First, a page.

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Connell High School World History Chapter 5 PowerPoint


Connell High School World History Chapter 5 PowerPoint

Connell High School World History Chapter 5 PowerPoint

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  • 1. The Early Modern World 1350-1815
  • 2. What will you learn this semester?  Chapters 5-11 The revival of Europe (The Renaissance).  Explosion of science, the arts, and state building. The age of exploration.  “Discovery” of America.  European expansion.  Slave trade. Eastern history  The Middle East and Far East Empires.  European relations.
  • 3. Chapter 5 Renaissance and Reformation 1350-1600
  • 4. Chapter IntroductionSection 1: The RenaissanceSection 2: Ideas and Art of the RenaissanceSection 3: The Protestant ReformationSection 4: The Spread of ProtestantismVisual Summary
  • 5. The RenaissanceWhy did the Renaissancebegin in the Italian city-states?
  • 6. Ideas and Art of theRenaissanceWhat characterizesRenaissance art, such asMichelangelo’s David orda Vinci’s Mona Lisa?
  • 7. The ProtestantReformationWhat conditions encouragethe growth of revolutions?
  • 8. The Spread ofProtestantismWhat led to the formationof different Protestantchurches?
  • 9. The BIG IdeaIdeas, Beliefs, and Values Between 1350 and 1550,Italian intellectuals believed they had entered a newage of human achievement.
  • 10. Content Vocabulary• urban society• secular• mercenaries• dowryAcademic Vocabulary• instability• decline
  • 11. People, Places, and Events• Italian Renaissance • Cosimo de´ Medici• Leonardo da Vinci • Lorenzo de´ Medici• Milan • Rome• Venice • Niccolò Machiavelli• Florence• Francesco Sforza
  • 12. Renaissance Intro Video
  • 13. A. The Italian Renaissance As the Renaissance began, three Italian city-states were the centers of Italian political, economic, and social life.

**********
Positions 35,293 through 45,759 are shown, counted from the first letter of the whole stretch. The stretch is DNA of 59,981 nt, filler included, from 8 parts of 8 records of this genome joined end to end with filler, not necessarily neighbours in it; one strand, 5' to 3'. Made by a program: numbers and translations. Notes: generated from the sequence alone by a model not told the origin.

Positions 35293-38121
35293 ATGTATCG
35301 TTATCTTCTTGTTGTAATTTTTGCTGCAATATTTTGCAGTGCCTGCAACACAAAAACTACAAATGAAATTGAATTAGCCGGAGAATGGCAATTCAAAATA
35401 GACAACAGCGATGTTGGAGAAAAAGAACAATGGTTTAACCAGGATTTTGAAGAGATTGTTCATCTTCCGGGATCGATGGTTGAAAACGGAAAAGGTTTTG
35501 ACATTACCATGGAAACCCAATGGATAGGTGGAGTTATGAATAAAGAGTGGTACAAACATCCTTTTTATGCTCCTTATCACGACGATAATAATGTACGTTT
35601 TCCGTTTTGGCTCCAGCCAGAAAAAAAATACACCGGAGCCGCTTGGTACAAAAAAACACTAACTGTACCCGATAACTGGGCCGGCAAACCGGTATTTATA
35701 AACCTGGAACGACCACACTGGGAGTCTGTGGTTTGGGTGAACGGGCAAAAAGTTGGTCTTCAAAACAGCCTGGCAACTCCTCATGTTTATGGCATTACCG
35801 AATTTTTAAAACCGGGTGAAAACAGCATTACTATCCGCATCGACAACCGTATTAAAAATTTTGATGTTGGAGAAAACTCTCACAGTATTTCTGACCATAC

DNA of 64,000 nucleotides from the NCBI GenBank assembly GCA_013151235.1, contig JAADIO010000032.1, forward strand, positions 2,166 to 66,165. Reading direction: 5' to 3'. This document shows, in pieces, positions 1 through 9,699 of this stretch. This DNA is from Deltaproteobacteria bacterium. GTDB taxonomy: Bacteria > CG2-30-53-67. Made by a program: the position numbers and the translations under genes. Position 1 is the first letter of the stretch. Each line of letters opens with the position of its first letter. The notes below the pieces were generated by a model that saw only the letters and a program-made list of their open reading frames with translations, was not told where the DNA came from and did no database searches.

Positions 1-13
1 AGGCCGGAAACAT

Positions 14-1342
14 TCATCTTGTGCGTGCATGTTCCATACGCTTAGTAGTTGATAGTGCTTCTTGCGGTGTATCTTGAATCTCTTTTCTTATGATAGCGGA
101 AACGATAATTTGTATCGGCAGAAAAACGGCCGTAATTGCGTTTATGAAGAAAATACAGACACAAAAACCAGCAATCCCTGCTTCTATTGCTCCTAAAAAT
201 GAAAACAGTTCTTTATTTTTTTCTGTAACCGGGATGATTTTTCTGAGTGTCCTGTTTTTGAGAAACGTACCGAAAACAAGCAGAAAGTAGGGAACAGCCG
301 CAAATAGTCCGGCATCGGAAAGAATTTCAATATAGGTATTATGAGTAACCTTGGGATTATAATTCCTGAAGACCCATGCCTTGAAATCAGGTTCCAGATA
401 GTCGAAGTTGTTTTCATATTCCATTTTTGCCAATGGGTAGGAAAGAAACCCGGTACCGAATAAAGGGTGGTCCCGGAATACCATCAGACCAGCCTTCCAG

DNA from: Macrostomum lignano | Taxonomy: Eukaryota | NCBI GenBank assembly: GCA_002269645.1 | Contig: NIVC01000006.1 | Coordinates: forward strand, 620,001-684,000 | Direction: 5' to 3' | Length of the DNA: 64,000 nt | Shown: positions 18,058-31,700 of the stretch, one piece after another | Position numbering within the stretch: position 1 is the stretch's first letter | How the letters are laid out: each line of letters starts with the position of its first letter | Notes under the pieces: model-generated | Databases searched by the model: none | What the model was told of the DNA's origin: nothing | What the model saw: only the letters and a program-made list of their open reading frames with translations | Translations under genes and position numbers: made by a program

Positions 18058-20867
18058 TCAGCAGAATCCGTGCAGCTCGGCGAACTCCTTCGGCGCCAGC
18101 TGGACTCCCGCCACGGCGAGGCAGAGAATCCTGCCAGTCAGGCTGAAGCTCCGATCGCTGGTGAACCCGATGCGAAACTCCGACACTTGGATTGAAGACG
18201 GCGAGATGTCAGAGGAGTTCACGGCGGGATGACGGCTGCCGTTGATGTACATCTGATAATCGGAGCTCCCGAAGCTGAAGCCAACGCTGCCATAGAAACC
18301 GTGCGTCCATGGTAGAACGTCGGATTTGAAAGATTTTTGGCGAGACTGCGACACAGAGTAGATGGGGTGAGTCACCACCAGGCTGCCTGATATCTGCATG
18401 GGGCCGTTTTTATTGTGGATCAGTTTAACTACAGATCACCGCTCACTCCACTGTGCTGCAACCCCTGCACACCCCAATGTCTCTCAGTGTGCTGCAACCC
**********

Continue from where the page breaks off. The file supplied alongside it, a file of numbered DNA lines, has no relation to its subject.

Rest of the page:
• 14. The Italian Renaissance (cont.)• The Italian Renaissance lasted from 1350 to 1550. It was a time period in which Europeans believed they had witnessed a rebirth of the ancient Greek and Roman worlds.• Characteristics of the Renaissance: – The Renaissance was mainly led by an urban society, and Italian city-states came to dominate political, social, and economic life.
  • 15. The Italian Renaissance (cont.) – The Renaissance witnessed the rise of a secular viewpoint of wealth and material items. – The Renaissance occurred during a time of recovery from the disasters of the fourteenth century: the plague, political instability, and a decline of Church power. Renaissance Italy, 1500
  • 16. The Italian Renaissance (cont.) – The Renaissance also stressed the individual ability of human beings. Well- rounded individuals, such as Leonardo da Vinci, emphasized the belief that individuals could create a new social ideal. Renaissance Italy, 1500
  • 17. Leonardo Da VinciA True Renaissance Man
  • 18. Da Vinci – The Anatomist
  • 19. The Italian Renaissance (cont.)• With the lack of centralized power, Italian city-states such as Milan, Venice, and Florence played a crucial role in Italian economics and politics.• Milan’s location as a crossroads between the coastal Italian cities and the Alpine passes made it a very wealthy state. Renaissance Italy, 1500
  • 20. The Italian Renaissance (cont.)• In 1447, Francesco Sforza conquered Milan using an army of mercenaries. Sforza created wealth for the government by creating an efficient tax system.• Venice was also located in a strategic position, as a trading link between Asia and Western Europe. Venice became the cultural center of Italy. Renaissance Italy, 1500
  • 21. The Italian Renaissance (cont.)• In 1434, Cosimo de’ Medici and his family came to control Florence using their wealth and personal influence. Cosimo’s grandson Lorenzo de’ Medici later ruled the city.• Powerful monarchial states in Europe were attracted to the wealth of the Italian city- states, and in 1494 Charles VIII of France occupied Naples in southern Italy. Renaissance Italy, 1500
  • 22. The Italian Renaissance (cont.)• The Spanish replied to the Italian cries of assistance and engaged the French in a 30- year war on the Apennine Peninsula.• The turning point of the war came in 1527 when soldiers and mercenaries of Spain’s King Charles I, who had not been paid in months, sacked Rome.• Spain became the dominant force in Italy. Renaissance Italy, 1500
  • 23. Milan Cathedral
  • 24. Venice
  • 25. Florence
  • 26. B. Machiavelli on Power Machiavelli’s The Prince has profoundly influenced political leaders.
  • 27. Machiavelli on Power (cont.)• Niccolò Machiavelli wrote a book that influenced political thought in Italy and eventually all of Europe.• In his influential work, The Prince, Machiavelli wrote about how to acquire and hold political power. He stated that a ruler must put the state first and not focus on moral principles.• Machiavelli’s rejection of popular Christian values would have a profound influence on the political leaders who followed.